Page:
[order] Anseriformes | [family] Anatidae | [latin] Anas falcata | [UK] Falcated Duck | [FR] Canard faucilles | [DE] Sichelente | [ES] Cerceta de alfanjes | [IT] Anatra falcata | [NL] Bronskopeend

Bronskopeend determination

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Medium-sized, large-headed, thickset dabbling duck with peaked forehead, mane on nape, unusually long inner secondaries, and straight bill. Male has purple-chestnut and bright green head and mane, white throat and foreneck crossed by green collar, grey body with profuse black crescents on breast, grey and black sickle-shaped secondaries covering black and yellow-buff stern, and pale grey forewing. Female in size and proportions most like female Gadwall, but easily distinguished by larger head, grey forewing, and green-and-black speculum. Females are dark brown, with plumage much like a female Mallard. Its long grey bill is an aid to identification. The eclipse male is like the female, but darker on the back and head. In flight both sexes show a pale grey underwing. The blackish speculum is bordered with a white bar on its inner edge. Young birds are buffer than the female and have short tertials.

Breeding grounds in cool, northerly, middle latitudes of eastern Asia within forest limits, chiefly in river basins and by large or small lakes, in both open and wooded terrain. In winter, also on coastline and on floodlands and rice fields, as well as lakes and rivers.

The Falcated Duck or Falcated Teal (Anas falcata) is found in eastern Asia, particularly in eastern Siberia and northern China. It is widely recorded well outside its normal range, but the popularity of this beautiful duck in captivity clouds their true origins. Winters are spent in much of southeast Asia. It is social outside the breeding season when it will form large flocks.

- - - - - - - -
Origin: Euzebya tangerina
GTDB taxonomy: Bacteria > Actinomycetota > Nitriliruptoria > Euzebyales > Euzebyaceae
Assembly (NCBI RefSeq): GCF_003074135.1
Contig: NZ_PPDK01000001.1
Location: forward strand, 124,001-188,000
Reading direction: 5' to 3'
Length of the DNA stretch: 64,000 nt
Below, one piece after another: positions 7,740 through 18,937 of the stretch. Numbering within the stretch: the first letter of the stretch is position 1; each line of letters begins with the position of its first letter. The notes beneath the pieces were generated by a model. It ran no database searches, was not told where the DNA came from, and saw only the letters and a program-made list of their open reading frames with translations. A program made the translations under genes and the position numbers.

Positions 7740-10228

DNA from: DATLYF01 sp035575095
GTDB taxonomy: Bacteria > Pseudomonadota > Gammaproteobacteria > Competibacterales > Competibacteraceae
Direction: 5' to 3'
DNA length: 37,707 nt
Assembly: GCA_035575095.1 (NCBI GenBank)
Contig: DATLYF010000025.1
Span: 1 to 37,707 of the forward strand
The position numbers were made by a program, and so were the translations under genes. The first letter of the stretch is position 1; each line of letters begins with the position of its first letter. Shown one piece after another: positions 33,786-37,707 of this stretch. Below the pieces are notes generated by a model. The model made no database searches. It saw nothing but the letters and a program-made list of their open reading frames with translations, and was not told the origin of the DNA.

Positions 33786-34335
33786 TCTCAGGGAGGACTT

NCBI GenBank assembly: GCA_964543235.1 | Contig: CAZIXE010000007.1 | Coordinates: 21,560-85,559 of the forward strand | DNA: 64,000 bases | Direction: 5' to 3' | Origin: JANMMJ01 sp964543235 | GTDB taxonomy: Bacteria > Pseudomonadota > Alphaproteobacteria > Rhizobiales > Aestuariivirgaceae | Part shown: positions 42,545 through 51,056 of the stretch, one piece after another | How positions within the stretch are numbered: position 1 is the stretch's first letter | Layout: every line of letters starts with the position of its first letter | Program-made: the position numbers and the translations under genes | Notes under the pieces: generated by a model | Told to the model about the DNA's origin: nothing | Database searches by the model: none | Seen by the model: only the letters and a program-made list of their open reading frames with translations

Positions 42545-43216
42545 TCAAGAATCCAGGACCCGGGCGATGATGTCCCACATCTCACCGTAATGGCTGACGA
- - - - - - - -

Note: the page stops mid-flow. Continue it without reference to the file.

Eats aquatic plants, seeds, and roots, but also occasionally takes snails, insects, small fish and frogs. Generally a surface feeder or dabbler but will sometimes tip or upend to feed or, more rarely, may dive. Grazes on land on forbs and grasses, but infrequently. Prefers marshy areas, ponds, estuaries, quiet rivers, shallow, coastal bays.

This species has a large range, with an estimated global Extent of Occurrence of 1,000,000-10,000,000 km2. It breeds over much of south-east Siberia, Russia, south to northern Mongolia, China, and Japan. It has a large global population estimated to be 35,000 individuals, with the majority of birds spending the non-breeding season in Japan (9,000), North Korea and South Korea (2,000), and China7. It also regularly winters in small numbers in Bangladesh, north-east India, Nepal (rare and irregular1), Taiwan, and northern Laos, Myanmar, Thailand, and Vietnam (very rare visitor6), with vagrants recorded from Afghanistan, Bulgaria, Canada, Iran, Iraq, Jordan, Kazakhstan, Malta, the Netherlands, Pakistan, Poland, Portugal, Turkey, and the Aleutian Islands of the United States5. Escapes from waterfowl collections mask the extent of vagrancy to western Europe. The species appears to be declining in southern China, remaining common only in Dongting Hu, Hunan Province3. Of 14,763 individual counted in a 2005 survey of China, 13,605 were in Hunan Province, and 970 in Hubei Province2. Populations in Japan and Korea appear to have remained stable or declined only slightly3. It also appears to have become less frequent in Nepal1. [conservation status from birdlife.org]

Falcated Duck Male: Six to ten creamy white eggs are laid in nest built in ground, near water, under cover of tall, dense vegetation. Nest typically made of grasses and forbs and lined with down. Hen incubates eggs for about 26 days, sometimes assisted by male.

Winters in eastern Asia (China, Japan, Korea, Vietnam) and scattered localities W to NE India. Vagrants occasional occur further W (to Iran, Jordan and Turkey) and also E (Aleutian Is), but wealth of observations in Europe and N America presumed to refer to escapes.